Had some of my travelogues published

The year 2015 has indeed been one helluva ride!

Hmmmm…. now, where am I in the Lakbayan map:

My Lakbayan grade is A+!

If I were a bird…

What a wonderful world!

What a wonderful world!

A piece of paradise IN paradise

An undisturbed piece of paradise, away from the maddening crowd.

An undisturbed piece of paradise, away from the maddening crowd.

The ABC of Summer 2015

After weekend-upon-weekend of hopping from one island to the next, discovering heavens on earth and overdosing on #VitaminSea — satiating the #AQUAholic in me — I finally have a weekend off!

As #Summer2015 begins to wind down, I sit back and take a moment to relive the fun and adventure that I embarked on — each journey made with different groups of people, most of them became dear friends.

I know, I know… we have yet a week to go before #Summer2015 officially ends. Hmmmm…. Do I hear an #endlesssummer cheer from out there? Well, might as well be, as we have 7,107 reasons to want an all-year-round summer extravaganza!

My #Summer2015 was spent exploring, discovering, and revisiting destinations that you seldom hear about… as well as, going back to the basics of travelling and adventurism, where hotel reservations are shunned. Have backpack? Will travel.

Doing so, I uncovered the wonders of ABC: Alibijaban, Balabac and Burias, and Culebra.

Paradise, Lost?
Alibijaban Island, San Andres, Quezon

Paradise, Found.
Balabac, Palawan

Paradise, Regained.
Burias, Masbate

Paradise, Revisited
Culebra Island, Dasol, Pangasinan

Rombo Balabac: Cape Melville and Lighthouse

Cape Melville

The Lighthouse

Declared as a National Historical Landmark by the Philippine National Historical Commission, the Cape Melville Lighthouse is one of few light towers in the country that retains its original first-order lens and mechanisms. Constructed in 1892 by the Spaniards, the Faro de Primer Orden de Cabo Melville soars about 90 feet above sea level and illuminates Balabac Strait up to almost 300 feet. The tower still retains its original clockwork but it is inoperative.

Cape Melville Lighthouse is no longer in service today, replaced  with a white aluminum prefabricated structure with solar-powered light erected by the Philippine Coast Guard.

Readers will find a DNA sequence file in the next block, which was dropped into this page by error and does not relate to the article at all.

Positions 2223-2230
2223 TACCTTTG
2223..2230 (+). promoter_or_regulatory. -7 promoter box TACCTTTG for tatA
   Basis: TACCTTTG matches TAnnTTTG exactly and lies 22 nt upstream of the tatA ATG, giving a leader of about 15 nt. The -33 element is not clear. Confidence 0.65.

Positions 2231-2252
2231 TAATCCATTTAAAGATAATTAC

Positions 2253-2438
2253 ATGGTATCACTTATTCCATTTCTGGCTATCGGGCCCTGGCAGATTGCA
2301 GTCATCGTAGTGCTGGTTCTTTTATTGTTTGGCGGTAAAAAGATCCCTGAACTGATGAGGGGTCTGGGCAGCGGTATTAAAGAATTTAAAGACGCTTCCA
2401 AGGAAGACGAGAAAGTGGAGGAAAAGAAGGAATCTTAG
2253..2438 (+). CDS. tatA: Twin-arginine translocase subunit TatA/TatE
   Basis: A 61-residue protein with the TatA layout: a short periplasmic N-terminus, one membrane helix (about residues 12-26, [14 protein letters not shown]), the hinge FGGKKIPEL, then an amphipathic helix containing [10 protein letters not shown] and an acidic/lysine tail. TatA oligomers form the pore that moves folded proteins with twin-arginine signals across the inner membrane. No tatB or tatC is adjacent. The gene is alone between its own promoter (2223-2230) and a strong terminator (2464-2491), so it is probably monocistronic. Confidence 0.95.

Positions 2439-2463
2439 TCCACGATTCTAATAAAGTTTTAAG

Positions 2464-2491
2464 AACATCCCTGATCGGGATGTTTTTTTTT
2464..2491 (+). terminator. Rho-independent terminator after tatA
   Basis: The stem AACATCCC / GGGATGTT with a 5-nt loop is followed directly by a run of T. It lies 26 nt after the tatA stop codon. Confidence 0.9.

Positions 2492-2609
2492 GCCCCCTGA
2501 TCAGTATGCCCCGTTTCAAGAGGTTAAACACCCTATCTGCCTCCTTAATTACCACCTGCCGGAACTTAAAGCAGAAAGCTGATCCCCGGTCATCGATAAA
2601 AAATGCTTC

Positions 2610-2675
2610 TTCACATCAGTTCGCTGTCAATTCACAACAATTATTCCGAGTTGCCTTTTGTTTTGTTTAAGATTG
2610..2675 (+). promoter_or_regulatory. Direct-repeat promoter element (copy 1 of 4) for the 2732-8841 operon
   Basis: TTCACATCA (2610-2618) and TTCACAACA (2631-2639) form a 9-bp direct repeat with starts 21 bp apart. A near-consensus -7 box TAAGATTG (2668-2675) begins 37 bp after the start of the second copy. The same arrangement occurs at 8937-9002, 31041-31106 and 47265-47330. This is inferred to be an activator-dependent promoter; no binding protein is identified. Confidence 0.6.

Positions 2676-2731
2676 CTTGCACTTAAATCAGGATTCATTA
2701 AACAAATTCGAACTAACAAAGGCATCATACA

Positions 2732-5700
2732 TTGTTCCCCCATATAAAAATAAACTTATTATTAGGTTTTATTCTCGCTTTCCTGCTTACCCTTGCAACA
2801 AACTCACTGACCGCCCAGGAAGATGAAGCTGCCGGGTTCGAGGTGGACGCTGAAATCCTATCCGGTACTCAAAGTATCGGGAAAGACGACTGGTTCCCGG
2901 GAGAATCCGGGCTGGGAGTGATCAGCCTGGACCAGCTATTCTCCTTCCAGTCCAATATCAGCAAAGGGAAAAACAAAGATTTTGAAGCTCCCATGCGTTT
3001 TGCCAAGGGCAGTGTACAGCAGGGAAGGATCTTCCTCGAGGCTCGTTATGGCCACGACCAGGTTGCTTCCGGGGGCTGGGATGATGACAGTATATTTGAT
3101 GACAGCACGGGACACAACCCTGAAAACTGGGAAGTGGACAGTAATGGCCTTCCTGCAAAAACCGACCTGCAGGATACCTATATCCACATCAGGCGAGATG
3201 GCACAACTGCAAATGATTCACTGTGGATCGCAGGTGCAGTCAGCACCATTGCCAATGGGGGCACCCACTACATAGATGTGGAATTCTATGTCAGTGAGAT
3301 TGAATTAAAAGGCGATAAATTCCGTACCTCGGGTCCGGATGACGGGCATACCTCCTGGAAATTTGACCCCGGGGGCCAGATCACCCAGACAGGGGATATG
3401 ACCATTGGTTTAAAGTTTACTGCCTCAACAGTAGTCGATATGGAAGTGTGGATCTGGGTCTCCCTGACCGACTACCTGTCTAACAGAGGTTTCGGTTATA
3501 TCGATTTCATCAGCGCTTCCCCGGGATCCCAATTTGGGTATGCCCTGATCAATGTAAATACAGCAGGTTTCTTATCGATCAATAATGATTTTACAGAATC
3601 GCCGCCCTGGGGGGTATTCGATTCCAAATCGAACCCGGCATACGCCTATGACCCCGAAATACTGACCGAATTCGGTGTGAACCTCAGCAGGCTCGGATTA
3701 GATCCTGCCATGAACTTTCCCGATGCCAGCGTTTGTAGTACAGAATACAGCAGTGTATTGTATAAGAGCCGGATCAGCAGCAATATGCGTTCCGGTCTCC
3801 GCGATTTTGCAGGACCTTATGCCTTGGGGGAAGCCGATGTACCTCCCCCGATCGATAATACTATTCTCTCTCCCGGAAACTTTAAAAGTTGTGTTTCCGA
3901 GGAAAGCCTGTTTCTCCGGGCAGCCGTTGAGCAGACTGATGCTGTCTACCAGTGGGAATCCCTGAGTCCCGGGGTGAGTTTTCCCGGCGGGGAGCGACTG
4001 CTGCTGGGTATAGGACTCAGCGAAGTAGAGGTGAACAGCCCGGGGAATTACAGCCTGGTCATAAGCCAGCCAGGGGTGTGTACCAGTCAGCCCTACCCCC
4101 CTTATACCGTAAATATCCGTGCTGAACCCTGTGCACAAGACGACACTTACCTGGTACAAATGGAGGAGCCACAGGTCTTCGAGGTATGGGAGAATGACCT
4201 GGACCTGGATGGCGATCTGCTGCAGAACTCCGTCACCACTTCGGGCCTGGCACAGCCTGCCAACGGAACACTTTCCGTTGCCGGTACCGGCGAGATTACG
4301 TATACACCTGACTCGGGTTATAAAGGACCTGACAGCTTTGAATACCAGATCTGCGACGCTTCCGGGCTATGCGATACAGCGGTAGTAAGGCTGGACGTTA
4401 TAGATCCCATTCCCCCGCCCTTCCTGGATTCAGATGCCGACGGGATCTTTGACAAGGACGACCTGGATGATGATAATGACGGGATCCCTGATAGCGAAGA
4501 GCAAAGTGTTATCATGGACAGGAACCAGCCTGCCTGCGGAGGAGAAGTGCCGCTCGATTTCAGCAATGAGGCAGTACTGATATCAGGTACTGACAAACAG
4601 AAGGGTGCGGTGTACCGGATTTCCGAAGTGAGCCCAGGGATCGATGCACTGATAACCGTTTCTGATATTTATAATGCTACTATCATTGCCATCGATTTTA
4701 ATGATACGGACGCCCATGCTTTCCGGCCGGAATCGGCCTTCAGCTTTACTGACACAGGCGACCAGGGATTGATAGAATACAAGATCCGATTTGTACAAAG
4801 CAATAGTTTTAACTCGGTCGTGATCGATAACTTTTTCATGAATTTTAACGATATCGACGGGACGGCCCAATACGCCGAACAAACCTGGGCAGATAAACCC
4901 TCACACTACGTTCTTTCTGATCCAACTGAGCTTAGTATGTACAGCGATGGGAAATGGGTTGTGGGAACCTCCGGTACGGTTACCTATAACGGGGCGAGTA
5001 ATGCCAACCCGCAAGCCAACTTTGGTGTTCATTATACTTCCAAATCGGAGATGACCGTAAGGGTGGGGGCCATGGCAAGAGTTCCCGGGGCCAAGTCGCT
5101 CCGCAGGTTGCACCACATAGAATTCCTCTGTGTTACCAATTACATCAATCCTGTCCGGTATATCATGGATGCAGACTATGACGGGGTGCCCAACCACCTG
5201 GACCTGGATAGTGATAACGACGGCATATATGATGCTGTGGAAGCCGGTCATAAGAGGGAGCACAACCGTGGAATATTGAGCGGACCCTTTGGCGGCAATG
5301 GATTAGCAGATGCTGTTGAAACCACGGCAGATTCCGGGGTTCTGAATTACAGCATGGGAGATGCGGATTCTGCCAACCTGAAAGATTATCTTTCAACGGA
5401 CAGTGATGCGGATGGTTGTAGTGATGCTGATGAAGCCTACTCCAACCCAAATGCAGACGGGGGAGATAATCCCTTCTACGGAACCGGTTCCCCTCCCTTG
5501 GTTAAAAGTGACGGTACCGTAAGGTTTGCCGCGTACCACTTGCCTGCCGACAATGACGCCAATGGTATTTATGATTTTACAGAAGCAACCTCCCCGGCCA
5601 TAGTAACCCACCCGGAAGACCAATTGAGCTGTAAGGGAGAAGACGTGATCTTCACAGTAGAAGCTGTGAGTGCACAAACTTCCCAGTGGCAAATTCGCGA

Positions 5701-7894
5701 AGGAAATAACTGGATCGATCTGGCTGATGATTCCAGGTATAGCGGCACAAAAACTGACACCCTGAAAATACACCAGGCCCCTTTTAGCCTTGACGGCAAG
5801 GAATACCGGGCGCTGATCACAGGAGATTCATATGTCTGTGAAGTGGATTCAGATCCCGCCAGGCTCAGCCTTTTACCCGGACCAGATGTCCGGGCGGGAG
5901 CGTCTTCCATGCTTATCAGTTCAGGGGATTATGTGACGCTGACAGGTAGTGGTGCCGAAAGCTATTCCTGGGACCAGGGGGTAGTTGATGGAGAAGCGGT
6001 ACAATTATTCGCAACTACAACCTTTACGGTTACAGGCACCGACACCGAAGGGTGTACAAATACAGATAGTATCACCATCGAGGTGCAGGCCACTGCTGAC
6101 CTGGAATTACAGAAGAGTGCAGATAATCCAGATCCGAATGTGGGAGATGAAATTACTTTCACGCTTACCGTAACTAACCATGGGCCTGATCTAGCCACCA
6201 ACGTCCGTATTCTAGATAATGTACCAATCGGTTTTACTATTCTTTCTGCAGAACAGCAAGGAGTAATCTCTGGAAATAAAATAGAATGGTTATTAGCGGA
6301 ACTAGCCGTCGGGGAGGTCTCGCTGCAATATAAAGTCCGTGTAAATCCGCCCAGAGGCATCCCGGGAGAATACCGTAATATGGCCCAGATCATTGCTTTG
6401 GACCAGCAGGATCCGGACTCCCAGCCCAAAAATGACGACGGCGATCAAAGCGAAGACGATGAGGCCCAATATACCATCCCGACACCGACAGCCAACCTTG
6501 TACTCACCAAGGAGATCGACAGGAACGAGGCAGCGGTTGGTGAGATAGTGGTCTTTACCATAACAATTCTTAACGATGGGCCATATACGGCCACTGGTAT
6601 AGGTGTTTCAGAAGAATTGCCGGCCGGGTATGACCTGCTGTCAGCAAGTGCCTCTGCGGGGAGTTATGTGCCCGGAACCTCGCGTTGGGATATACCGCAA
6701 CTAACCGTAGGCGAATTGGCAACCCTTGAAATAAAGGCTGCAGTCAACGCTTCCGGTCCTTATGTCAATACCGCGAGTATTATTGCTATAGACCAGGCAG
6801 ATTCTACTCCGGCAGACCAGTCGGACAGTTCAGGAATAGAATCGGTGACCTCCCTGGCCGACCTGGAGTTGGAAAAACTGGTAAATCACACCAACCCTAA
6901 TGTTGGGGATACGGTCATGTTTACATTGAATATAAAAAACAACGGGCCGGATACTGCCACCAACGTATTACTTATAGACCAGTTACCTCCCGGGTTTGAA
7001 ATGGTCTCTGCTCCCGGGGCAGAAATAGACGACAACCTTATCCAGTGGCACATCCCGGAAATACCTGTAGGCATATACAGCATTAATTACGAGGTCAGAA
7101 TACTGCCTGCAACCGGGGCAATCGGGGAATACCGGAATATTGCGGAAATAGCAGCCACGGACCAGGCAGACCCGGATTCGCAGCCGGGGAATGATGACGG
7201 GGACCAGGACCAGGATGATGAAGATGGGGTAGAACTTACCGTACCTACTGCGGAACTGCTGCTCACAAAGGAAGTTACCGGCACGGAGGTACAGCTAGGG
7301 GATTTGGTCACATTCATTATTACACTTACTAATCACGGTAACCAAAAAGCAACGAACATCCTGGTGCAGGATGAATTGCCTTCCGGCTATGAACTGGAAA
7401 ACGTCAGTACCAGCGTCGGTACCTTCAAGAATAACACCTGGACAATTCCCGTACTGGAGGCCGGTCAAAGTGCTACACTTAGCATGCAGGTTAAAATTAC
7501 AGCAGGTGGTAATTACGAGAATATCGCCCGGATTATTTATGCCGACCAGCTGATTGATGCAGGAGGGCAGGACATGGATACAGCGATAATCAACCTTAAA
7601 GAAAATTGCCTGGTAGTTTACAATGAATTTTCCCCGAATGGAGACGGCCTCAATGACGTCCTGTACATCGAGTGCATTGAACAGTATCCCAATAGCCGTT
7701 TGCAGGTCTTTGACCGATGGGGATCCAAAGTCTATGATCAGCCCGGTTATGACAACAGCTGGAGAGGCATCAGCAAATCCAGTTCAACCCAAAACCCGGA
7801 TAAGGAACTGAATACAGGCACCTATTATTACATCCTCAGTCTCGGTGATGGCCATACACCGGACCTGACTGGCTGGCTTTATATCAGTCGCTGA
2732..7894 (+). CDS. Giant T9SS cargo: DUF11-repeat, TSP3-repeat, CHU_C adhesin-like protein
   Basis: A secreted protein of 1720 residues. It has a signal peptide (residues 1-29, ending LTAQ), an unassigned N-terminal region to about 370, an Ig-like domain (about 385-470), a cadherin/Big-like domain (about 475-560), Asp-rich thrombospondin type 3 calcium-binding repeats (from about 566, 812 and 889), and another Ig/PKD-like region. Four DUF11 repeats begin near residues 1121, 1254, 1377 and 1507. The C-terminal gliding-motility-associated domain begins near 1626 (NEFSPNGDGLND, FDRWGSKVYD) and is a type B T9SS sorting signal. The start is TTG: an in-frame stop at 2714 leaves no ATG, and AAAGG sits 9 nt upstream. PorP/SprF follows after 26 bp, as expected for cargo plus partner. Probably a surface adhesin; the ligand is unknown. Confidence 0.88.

Voices from the past….

———————-
Notes on my Rombo Balabac Island Safari:
  • The best time to visit Balabac group of islands is during the summer months of March, April and May, as the waters in and around the islands can be treacherous and rough.
  • Prior arrangements should be made before visiting some islands, particularly Punta Sibaring in Bugsuk Island and Onok Island.
  • Balabac is accessible via 3-hour motorized boat ride from Rio Tuba or Buliluyan Port. There are commuter vans and buses plying the Puerto Prinsesa-Rio Tuba route, which is a 5-hour travel time. Buliluyan Port is about 45 minutes away from Rio Tuba proper.
  • For a hassle-free Balabac experience, contact +63 998 944 7242

Rombo Balabac: Onok and Comiaran Islands

Onok Island

Managed by Balabac Mayor Shuaib Astami and family, Onok Island is an epitome of bliss… and perhaps the more popular destination in the Balabac group of islands — well, apart from Punta Sibaring. We owe much of Onok’s “discovery” to famed photographer George Tapan, who captured the essence of this island paradise, earning him the 2011 National Geographic Photo Contest (Category: Places) plume.

Fronting the main beach of Onok island is a massive reef, rife with a variety of soft and colorful corals that extend towards a sheer drop of about 80 feet, where large pelagic fish swim about — on occasion, you’ll be lucky to encounter a school of yellow fins! The surroundings of this small island is also home to “taklobos” or giant sea clams, and of course, sea turtles! Never have I seen sea turtles — oblivious to our presence — in such quantity! Although a family-owned property, no fees are collected when you visit Onok. If I were to go back to Balabac, this is where I would camp.

Comiaran Island

On our way to Cape Melville, the designated campsite for the fourth leg of our Rombo Balabac Island Safari, we made a quick stop in Comiaran Island. The lush vegetation on the island was no match to the scorching heat of the April sun, giving us the impression that we were on a desert island! Well, no sun nor heat could stop us from exploring though, as the pinkish sands of Comiaran was so inviting.

 Next: Cape Melville and Lighthouse >>>